Communities Secretary Eric Pickles has asked independent auditors to look into allegations of fraud and financial mismanagement at Tower Hamlets council.
The auditors, PricewaterhouseCoopers, arrived at the Mayor’s Mulberry Place headquarters in the early hours of Friday morning to recover boxes of official files.
Sir Bob Kerskale, permanent secretary at the Communities Department, said the inspection would examine allegations of “possible fraud” and issues raised by the BBC Panorama documentary which was broadcast earlier this week.
The auditors will be looking into grant payments, transfer of property by the authority to third parties and spending.
The Department for Communities and Local Government has also passed a dossier of documents, which raised “serious concerns”, to Scotland Yard.
Pickles who ordered the full probe into the administration of Mayor Lutfur Rahman said: “It is a matter of public record that I have long been concerned about a worrying pattern of divisive community politics and alleged mismanagement of public money by the mayoral administration in Tower Hamlets. Following the receipt of a number of documents, I am now taking legal steps, in the public interest, to appoint inspectors to look into the allegations.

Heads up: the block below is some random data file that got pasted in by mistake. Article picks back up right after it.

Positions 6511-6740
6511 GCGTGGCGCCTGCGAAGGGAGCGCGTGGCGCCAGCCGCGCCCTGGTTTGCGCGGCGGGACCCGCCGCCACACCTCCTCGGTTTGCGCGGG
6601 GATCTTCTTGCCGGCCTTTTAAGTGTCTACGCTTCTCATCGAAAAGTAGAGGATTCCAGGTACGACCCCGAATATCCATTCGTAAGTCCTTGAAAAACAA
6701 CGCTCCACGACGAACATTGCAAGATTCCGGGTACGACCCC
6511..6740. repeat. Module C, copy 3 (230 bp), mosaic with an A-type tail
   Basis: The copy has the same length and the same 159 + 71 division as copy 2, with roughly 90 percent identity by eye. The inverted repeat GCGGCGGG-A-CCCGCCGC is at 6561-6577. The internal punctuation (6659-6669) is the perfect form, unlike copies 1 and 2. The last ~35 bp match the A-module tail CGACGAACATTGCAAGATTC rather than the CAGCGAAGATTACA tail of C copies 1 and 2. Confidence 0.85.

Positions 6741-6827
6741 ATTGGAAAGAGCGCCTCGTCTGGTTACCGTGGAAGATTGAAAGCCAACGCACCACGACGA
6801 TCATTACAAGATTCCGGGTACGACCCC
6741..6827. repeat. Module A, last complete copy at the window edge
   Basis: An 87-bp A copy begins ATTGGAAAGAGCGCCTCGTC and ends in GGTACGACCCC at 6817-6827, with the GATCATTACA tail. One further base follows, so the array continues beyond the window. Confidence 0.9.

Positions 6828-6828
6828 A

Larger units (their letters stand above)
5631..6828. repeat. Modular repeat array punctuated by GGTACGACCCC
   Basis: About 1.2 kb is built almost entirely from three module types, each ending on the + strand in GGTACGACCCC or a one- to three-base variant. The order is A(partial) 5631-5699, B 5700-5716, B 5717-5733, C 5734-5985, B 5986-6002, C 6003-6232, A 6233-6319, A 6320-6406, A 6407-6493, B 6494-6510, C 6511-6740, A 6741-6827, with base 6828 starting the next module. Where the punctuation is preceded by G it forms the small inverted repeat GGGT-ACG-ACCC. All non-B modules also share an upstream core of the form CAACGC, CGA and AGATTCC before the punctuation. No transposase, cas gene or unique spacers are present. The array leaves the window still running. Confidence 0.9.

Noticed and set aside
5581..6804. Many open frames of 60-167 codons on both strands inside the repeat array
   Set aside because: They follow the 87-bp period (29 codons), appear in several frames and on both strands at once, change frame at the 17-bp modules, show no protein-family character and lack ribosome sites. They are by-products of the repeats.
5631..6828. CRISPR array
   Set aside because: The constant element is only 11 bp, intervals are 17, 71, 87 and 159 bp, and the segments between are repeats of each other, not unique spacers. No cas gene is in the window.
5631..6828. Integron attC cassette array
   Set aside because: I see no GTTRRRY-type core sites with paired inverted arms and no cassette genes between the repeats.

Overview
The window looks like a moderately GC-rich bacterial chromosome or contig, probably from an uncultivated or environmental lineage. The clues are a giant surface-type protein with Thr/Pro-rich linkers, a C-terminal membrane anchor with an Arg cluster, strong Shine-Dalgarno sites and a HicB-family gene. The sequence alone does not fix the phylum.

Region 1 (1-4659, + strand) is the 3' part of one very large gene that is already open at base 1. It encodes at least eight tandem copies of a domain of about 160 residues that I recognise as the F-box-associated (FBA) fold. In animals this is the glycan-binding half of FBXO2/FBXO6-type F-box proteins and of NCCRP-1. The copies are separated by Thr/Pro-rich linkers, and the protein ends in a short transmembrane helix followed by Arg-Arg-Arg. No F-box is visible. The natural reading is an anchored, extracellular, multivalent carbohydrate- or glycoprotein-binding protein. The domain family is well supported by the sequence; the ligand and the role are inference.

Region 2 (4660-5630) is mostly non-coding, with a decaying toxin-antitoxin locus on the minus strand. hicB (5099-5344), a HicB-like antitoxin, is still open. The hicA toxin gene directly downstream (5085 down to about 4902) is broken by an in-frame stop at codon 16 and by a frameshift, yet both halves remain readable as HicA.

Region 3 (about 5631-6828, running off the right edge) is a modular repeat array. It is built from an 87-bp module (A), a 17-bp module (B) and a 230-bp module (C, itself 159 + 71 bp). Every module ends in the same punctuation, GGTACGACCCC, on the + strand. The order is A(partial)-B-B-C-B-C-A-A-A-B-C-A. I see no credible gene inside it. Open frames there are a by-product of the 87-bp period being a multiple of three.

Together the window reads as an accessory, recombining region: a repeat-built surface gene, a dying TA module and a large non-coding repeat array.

“I hope this sends a strong signal that robust processes are in place to investigate allegations of failures in financial management and governance in local government, under the new regime introduced by the Local Audit and Accountability Act which replaces the Audit Commission. This central action is not undertaken lightly, but localism requires local transparency, scrutiny and accountability, and these vital checks and balances must be upheld.”
The auditors will be reporting back to Pickles on June 30.
Rahman who was elected as independent mayor of Tower Hamlets in 2010, has denied the allegations and accused the BBC of racism and Islamophobia.
“I welcome the Secretary of State’s decision to send independent auditors to review our grants processes. This will refute the scurrilous and ill founded allegations recycled by Panorama and demonstrated that the Council acts in the best interests of all Tower Hamlets residents.”
Rahman’s statements were supported by a spokesperson for Tower Hamlets Council who said: “We welcome the opportunity to demonstrate that council processes have been run appropriately and to date we have seen no evidence to suggest otherwise. This inspection affords the borough the best opportunity to demonstrate that the borough has acted in the best interests of all residents. We will release further information in due course.”
The investigation follows years of allegations in the borough, including the controversial sale of Poplar Town Hall and suggestions of electoral fraud that have been dismissed by the electoral commission which noted that the procedures to ensure that the electoral register is accurate: “exceeded current practices in the majority of other London boroughs and local authorities throughout the UK.”